Admit to being puzzled as to how to place this novel. Not how to evaluate its merits, for there are many. Lisa O’Donnell’s first novel, The Death of Bees, was the recipient of the 2013 Commonwealth Book Prize; awarded by the Common-wealth Foundation for first novels, the prize “seeks to unearth, develop, and promote the best new fiction from across the Commonwealth.” There is a craft to storytelling, and O’Donnell has, to a great extent, mastered it, especially the tricky technique of first-person narration.
Closed Doors is told from the point of view of Michael Murray, 11 going on 12, who lives with his loving parents (Ma and Da) and Granny (personalized by her bad cooking) on a council estate on the Scottish island of Bute. It is the Thatcher era, and Da is on the dole. When not perfecting his game of keepy-uppy, Michael is obsessed with girls and baffled by their inexplicable changeableness. In their presence, his behavior is a tangle of attraction, hate, and violence. His transition to maturity is thus complicated when his mother is raped, resulting in much physical and mental injury.
His parents’ attempt to keep the true nature of the event from Michael naturally leads to persistence on his part to understand what really happened. The domestic deceptions have negative effects beyond the home. The mother’s refusal to report the crime to the police casts her husband in a bad light (the neighbors are convinced he beat her) and entangles the family in lies, most seriously when the rapist strikes again.
In the end, however, Ma fesses up, becoming a local heroine for facing her attacker in court, and Michael matures. It reads easily, and one scene, during which the family goes berry-picking, brilliantly portrays how an innocent gesture by a child brings a family to the breaking point.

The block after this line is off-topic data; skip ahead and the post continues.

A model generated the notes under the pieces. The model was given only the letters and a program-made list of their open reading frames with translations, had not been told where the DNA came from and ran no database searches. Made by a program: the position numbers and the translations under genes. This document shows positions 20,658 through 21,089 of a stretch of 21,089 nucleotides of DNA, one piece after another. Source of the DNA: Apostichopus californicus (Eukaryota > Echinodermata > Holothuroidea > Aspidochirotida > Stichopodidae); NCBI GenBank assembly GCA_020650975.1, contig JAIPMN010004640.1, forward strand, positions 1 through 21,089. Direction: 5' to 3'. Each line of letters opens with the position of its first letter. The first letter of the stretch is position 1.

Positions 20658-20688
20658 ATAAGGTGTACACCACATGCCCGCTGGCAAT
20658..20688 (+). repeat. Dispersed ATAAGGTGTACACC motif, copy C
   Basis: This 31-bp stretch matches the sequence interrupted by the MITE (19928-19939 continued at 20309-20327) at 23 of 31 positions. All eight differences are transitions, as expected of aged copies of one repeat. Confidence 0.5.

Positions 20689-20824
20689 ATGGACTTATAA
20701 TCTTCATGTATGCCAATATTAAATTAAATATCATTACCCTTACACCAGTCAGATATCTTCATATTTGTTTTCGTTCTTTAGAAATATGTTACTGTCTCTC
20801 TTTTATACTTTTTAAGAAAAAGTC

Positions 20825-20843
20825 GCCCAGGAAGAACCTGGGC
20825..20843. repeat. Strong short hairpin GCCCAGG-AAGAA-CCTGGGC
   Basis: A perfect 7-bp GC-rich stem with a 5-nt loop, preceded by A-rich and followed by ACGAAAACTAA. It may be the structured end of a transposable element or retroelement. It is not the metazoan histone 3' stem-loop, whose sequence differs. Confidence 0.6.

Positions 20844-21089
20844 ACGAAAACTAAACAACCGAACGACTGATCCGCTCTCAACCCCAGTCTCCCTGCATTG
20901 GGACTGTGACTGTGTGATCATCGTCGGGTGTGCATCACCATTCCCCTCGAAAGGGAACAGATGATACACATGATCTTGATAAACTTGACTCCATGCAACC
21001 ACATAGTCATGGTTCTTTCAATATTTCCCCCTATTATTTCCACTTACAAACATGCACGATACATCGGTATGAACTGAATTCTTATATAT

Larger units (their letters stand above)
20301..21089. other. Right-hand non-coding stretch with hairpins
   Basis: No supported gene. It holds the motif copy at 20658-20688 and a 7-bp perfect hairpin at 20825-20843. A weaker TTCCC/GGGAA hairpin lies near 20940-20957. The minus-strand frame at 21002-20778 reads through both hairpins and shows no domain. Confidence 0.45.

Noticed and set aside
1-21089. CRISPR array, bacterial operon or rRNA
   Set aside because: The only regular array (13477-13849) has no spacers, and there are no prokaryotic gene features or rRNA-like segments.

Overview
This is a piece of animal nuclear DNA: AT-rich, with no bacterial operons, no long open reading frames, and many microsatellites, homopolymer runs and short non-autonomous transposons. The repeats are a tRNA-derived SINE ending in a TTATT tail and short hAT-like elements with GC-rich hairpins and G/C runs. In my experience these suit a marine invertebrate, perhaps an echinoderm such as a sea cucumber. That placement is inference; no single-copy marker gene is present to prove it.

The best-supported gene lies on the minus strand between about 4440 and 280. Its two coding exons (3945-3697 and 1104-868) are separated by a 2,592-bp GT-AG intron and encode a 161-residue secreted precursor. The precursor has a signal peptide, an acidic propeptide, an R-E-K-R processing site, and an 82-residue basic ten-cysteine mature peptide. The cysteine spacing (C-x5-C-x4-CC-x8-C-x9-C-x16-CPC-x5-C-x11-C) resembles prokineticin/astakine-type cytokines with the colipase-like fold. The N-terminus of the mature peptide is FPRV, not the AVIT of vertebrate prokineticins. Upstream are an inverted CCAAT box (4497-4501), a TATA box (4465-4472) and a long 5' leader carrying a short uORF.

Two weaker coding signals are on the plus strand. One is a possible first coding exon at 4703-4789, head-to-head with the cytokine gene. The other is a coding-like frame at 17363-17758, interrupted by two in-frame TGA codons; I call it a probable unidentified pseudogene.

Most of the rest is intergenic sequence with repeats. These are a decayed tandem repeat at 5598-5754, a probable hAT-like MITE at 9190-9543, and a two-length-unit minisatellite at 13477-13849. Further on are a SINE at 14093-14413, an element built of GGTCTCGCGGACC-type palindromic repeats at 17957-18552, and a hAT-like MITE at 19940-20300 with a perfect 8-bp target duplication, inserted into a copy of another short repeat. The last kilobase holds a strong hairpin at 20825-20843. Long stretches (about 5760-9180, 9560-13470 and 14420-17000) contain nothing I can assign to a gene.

But there has to be something more than craft to elevate a work of fiction to the next level, to “serious” fiction, even to “literature.” Which brings me to the puzzle with which I began: Who is the audience for Closed Doors? A clue can be found in the reaction of readers to The Death of Bees, which concerned the fraught attempts of two underage sisters, also living in council housing in Scotland, to conceal the deaths of their drug-addled parents in order not to fall into the hands of social services. Thus, they bury mom and dad in the backyard.
If that sounds familiar, that’s because it was also the premise of Ian McEwan’s first novel, The Cement Garden (1978). Whereas McEwan portrayed the psychological fallout from the attempt by siblings to keep secret the death of a parent, O’Donnell takes a different tack. As one reader-reviewer on Amazon puts it: “I must warn that there’s a lot of morbidness in this book and some really graphic scenes that made my gut churn, as well as a lot of teen issues. The author candy coats nothing, but I loved it for that.”
There are over 150 five-star reviews of The Death of Bees on Amazon along that line, by readers who have probably never heard of The Cement Garden (or of Ian McEwan for that matter). As for the book’s “morbidness,” let’s take this passage describing the sisters’ disposal of their father’s corpse:
Getting Gene off the bed and into the garden was a living nightmare. His face was swollen, as if someone had beaten the crap out of him, and he was sticky, like he was leaking venom. It was coming out his eyes, his nose, and his mouth. And the smell, I was gagging.
We decided to wrap him in the sheet he was lying on, we couldn’t stomach the idea of touching him again, but it was soaked right through with this syrupy fluid and so we had to get another sheet and that did mean touching him again. Rubber gloves would have been useful, but we didn’t have any.
What go-to kids! Burying the folks in the ice-cold yard on Christmas Eve is only their first trial. One sister starts drinking, selling drugs, and sleeping with a married man, and there are visits from Gene’s mafia-like drug suppliers. Closed Doors portrays nothing on that order, but the story is also about resilience, in this case of a family. As in The Death of Bees, however, the story is adolescent-centered, with love and security the payoff.